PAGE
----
Real estate vocabulary cheat sheet
It’s easy get tangled up in a web of real estate jargon! What’s the difference between a divided co-ownership and an undivided co-ownership? An offer to purchase and a promise to purchase? An appraisal and an inspection? A duplex and a semi? To help you make sense of it all, we’ve put together a handy guide to some easily confused real estate terms.
Divided co-ownership vs. undivided co-ownership
Condo buildings are the most common type of divided co-ownership. In this arrangement, every owner has exclusive property rights to a private unit in the building (their condo) and shared property rights to common spaces. Common spaces include the land the building sits on, structural features like exterior walls and the roof, parking spaces, basement storage space, etc.
To avoid potential disputes, every co-owner has to sign a notarized declaration of co-ownership.
In an undivided co-ownership, two or more people share property rights to the entire building, rather than holding exclusive rights to a private dwelling within the building. When purchasing an undivided co-ownership, it’s a good idea for the co-owners to sign an undivided ownership agreement that sets out rules that must be followed while the property is in their possession. Agreements can address topics like building management and upkeep, shared expenses, restrictions on the sale of the property, etc.
Offer to purchase vs. promise to purchase
Offer to purchase
Unless it is subject to a time limit, an offer to purchase may be revoked as long as it has not been accepted by the seller.
Promise to purchase
Once the offer to purchase has been accepted unconditionally by the seller, it becomes a promise to purchase (on the buyer’s side) and a promise of sale (on the seller’s side). This mutual agreement becomes a “pre-contract” binding the two parties to buy and sell, respectively. To make it official and transfer ownership, a sales contract must be signed.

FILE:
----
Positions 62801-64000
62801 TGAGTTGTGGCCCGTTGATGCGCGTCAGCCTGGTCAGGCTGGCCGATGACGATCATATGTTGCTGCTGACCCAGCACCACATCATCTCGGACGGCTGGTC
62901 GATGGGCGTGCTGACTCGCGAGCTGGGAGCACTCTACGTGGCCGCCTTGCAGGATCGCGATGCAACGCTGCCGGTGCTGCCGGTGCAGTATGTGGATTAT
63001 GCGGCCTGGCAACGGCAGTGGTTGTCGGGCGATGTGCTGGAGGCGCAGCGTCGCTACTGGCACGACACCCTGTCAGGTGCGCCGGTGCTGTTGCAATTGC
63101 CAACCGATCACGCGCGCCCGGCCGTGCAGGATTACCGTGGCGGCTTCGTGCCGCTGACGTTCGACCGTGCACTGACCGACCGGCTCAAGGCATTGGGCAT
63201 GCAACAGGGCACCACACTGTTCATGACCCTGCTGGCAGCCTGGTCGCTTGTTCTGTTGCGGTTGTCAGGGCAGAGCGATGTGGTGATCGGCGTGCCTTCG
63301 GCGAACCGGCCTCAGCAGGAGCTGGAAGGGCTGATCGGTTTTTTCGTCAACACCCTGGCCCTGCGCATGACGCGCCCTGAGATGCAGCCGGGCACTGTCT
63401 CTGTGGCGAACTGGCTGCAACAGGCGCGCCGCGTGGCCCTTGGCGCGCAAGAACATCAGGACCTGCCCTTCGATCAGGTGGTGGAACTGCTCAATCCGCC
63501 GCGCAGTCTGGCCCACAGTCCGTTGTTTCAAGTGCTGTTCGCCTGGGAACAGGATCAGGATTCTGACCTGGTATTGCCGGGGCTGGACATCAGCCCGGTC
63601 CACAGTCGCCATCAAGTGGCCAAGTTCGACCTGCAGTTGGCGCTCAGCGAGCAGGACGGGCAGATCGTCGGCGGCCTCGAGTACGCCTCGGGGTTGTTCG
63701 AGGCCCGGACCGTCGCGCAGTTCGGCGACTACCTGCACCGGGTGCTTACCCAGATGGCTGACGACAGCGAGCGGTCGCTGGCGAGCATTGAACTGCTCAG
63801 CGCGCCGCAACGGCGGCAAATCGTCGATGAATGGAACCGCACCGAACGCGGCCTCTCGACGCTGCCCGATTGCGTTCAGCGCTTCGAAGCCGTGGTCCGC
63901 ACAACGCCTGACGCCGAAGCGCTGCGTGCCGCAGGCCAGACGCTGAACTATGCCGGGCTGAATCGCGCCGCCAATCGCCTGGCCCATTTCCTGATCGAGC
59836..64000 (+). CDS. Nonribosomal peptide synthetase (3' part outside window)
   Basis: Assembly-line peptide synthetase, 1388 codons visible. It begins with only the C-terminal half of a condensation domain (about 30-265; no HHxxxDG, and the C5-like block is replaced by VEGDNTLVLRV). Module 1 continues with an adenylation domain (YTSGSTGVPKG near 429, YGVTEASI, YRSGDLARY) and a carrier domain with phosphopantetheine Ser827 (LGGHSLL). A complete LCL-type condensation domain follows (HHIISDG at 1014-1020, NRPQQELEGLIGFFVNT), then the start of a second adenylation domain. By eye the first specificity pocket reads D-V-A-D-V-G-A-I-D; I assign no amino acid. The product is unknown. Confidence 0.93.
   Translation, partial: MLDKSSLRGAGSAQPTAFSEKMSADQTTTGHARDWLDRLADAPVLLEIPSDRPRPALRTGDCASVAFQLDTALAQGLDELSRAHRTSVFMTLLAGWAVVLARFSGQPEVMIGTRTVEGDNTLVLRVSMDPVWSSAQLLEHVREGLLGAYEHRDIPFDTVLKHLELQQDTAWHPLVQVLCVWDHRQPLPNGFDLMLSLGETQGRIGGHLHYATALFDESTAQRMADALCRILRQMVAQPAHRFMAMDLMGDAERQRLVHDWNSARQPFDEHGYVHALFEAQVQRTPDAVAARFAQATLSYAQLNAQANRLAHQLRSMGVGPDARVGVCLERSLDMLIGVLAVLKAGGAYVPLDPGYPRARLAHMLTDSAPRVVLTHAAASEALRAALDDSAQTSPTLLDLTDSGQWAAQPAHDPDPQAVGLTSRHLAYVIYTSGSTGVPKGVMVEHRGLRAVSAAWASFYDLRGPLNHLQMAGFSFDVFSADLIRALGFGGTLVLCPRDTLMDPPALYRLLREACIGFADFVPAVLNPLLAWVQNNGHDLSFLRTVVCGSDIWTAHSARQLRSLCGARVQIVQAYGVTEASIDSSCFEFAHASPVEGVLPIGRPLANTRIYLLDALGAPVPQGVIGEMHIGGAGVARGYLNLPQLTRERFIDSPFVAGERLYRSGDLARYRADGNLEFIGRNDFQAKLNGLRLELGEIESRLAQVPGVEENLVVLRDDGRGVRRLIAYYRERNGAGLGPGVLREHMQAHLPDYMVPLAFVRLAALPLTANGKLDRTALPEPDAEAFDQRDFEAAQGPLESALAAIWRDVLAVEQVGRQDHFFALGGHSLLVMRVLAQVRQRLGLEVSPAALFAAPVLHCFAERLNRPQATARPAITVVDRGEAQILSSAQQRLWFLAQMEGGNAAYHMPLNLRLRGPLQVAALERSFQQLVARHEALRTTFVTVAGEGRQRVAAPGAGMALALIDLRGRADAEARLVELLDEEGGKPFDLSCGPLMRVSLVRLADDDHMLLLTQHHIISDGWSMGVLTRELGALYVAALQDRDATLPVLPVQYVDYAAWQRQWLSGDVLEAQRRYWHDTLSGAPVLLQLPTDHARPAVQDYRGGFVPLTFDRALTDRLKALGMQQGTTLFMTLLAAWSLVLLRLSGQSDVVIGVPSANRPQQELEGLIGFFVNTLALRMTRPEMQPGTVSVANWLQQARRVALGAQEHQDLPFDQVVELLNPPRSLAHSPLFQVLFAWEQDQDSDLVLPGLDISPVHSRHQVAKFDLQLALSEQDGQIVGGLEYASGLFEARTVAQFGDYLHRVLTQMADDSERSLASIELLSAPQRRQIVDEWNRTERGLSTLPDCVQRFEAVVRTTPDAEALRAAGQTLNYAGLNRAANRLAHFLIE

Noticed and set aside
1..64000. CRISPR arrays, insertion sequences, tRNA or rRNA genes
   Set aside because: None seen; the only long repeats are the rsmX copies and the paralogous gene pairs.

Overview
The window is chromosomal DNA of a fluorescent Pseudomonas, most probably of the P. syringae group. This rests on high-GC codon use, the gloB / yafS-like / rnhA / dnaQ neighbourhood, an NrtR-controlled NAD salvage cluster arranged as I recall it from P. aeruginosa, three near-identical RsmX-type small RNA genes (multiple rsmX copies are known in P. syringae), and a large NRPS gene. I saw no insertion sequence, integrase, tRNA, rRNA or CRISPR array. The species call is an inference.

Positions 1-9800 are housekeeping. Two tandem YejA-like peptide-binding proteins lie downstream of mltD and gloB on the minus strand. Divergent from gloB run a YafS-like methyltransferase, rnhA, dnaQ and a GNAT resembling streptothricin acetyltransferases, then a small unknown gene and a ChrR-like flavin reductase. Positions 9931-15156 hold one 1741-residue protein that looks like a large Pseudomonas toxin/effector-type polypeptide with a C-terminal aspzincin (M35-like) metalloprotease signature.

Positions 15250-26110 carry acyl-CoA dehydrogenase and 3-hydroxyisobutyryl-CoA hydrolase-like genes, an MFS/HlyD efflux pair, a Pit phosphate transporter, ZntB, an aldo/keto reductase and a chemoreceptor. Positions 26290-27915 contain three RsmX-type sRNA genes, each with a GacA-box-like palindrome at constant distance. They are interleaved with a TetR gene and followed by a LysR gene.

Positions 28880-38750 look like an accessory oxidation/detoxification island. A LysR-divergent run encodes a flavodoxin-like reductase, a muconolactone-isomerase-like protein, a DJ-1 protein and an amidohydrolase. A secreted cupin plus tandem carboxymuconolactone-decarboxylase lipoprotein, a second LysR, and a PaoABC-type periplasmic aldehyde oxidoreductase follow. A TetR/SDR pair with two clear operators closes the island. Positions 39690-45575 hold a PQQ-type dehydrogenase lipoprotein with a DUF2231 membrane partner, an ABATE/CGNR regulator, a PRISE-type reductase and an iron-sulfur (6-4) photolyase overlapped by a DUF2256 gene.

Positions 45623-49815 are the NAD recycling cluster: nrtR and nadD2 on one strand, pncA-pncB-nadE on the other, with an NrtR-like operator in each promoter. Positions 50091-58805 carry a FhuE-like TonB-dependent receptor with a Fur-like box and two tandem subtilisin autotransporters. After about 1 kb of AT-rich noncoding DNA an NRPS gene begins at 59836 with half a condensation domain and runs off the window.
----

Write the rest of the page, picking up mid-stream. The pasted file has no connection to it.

Real estate appraisal vs. pre-purchase inspection
Real estate appraisal
During a real estate appraisal, an accredited appraiser objectively determines the value of a building and its annexes as at a given date. While an appraiser will factor in the condition of buildings when determining their value, they will not examine them as closely as an inspector would.
During an inspection, a building inspector will examine all the visible components of a building and its annexes (if applicable) to determine their condition. The inspector will give the person who ordered the inspection (usually, the buyer) a detailed inspection report that flags any major issues. The inspector does not estimate the value of the building(s).
DID YOU KNOW?
Replacing your windows and doors can drive up your home’s value (and attract buyers!). It can seem like a major investment, but you could net returns of up to 75%!
Source: Appraisal Institute of Canada
Duplex vs. Semi-detached home
A duplex is a building made up of two dwellings spread over two floors. As an owner, you could rent out both units or live in one and rent out the other. That makes these properties a smart buy for investors! Be aware, however, that owners have certain responsibilities to their tenants (maintaining the dwelling, etc.).
Unlike a duplex, a semi-detached home (or semi) is not an income property. A semi combines two homes side by side, connected by a shared wall. Each side sits on its own plot of land and has its own owners. Semis make great homes for first-time buyers!